In any event, the median property tax burden for those in single family houses in Avon is 5.56%. That is 70th highest of CT's 169 towns for FY 2008-09 tax payments. Their median state income tax burden rank is 11th highest of CT's towns.

This is the fuzzy math of the education entitlement funding myth. In other words, someone out there is gaming the economic statistics to imply that any of our communities are obligated to tax a certain percentage of income for public education whether it needs it or not.

And worse still, tax whether the town can afford it or not.

In Region 19, we have such a pattern of tax abuse. Because towns pay per student ratios of the regional school budgets, there are always towns paying more or less than the other. And the game is that no town should ever pay less than the year before. For example, this year, an EO Smith budget that desperately needs pruning isn't getting it. The magic reason? Mansfield already has reached a zero increase in EO Smith funding.

Heaven forbid that the finance committee actually consider what is best for all three towns regardless of such nonsense.

But all across Connecticut, taxpayers are being bludgeoned by a tax engine that works just this one way - always spend more and more and more.

You've been conditioned to believe that's better for kids.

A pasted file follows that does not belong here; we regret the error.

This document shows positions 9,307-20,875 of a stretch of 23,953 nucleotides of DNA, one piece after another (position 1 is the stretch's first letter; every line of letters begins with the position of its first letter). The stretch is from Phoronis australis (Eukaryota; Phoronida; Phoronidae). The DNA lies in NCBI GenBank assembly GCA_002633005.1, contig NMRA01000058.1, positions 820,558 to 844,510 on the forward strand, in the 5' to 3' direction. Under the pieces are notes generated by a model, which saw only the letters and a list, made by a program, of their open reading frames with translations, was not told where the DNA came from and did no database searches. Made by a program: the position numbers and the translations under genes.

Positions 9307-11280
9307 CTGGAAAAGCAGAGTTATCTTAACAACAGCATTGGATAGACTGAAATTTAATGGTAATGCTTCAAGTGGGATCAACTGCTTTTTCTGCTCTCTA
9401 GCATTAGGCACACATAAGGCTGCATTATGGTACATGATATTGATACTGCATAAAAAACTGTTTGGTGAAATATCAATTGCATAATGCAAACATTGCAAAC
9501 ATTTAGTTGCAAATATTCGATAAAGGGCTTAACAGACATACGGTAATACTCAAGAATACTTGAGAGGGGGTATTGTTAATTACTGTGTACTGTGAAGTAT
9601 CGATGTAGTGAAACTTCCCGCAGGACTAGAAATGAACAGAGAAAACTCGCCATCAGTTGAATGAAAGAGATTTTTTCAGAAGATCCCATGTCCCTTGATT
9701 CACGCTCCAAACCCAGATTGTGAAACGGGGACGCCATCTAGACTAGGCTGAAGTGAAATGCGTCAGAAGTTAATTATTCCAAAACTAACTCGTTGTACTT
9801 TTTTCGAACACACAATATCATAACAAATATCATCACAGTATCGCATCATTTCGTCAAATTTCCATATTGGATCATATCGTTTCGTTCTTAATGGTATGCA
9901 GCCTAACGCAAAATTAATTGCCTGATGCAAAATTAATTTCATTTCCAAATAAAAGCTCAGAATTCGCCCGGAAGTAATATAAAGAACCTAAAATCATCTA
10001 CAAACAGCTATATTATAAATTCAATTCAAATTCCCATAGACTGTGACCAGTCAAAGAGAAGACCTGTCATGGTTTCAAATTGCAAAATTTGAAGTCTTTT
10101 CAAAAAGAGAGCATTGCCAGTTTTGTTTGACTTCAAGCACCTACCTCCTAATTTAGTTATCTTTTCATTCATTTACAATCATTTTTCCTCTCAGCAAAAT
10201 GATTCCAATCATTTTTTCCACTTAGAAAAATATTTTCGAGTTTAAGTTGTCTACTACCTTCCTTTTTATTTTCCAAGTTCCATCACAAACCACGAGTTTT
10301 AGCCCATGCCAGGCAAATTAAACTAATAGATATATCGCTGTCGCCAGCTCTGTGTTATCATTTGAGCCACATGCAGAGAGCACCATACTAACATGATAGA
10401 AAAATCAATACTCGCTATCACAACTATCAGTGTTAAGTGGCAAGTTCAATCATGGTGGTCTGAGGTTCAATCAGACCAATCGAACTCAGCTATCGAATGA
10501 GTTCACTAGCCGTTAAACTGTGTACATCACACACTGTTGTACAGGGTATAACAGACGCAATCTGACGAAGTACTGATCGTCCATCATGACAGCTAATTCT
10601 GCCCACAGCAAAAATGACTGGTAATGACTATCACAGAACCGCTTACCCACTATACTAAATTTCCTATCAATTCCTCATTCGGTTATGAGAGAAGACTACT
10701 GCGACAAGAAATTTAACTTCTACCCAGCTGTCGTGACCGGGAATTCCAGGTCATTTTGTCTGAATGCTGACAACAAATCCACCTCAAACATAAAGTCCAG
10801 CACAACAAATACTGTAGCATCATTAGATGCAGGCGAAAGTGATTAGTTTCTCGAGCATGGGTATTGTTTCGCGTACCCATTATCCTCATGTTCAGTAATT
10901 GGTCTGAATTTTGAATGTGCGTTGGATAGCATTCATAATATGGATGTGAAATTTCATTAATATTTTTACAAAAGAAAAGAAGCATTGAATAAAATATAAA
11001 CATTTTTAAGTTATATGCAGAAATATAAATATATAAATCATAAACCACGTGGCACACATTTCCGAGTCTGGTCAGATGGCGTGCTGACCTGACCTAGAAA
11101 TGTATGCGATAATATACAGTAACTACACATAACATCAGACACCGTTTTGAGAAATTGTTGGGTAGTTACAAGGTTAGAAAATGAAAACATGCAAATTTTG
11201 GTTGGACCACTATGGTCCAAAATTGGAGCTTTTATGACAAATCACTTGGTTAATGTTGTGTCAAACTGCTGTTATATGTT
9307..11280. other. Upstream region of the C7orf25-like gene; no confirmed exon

That's not always the case.

More on the Black Ops soon (still fact finding).

Tuesday, April 06, 2010

A Tea Party Worth Listening To

I am proud to announce that the Region 19 BOE Gazette is a link on the page of one of Nebraska's most prestigious Tea Party blogs; Don't Let Me Stop You.

I've linked to them under the political links section here as itself the Nebraska Tea Party.

This has forever been a blog that celebrates the disenfranchised voices in politics, culture, and education.  And I ruthlessly skewer the status quo with as much satirical candor as I can muster on a tired evening.

But this blog started during the Bush/Cheney regime and something I have never said but need to is that as fiercely as I objected to their policies I cannot say that this blog was ever threatened in any way, implicit or explicit.  Not once.

First this speaks to the strength of the First Amendment and those of us who exercise it with religious trust.  But secondly, it speaks to the American character - even the hard-core neo-cons back off from trying to muzzle another citizen speaking their mind.

As I said, I'm proud that Tea Partiers link to this, a most-liberal blog.  Not because they agree but because we can agree and disagree and fight through issues that move us.

It is important for those of any party or persuasion to lighten up enough to recognize our common interests so that we can be sure that those things don't become collateral damage.  And its important for us to disagree enough to create the sparks that illuminate a step in the right direction.

And for as often as this blog has been called provincial and partisan, the truth of the matter is that it has always represented those whose voices represent a broad and rich spectrum of people who have every right to be heard and respected.  I'm proud of that too.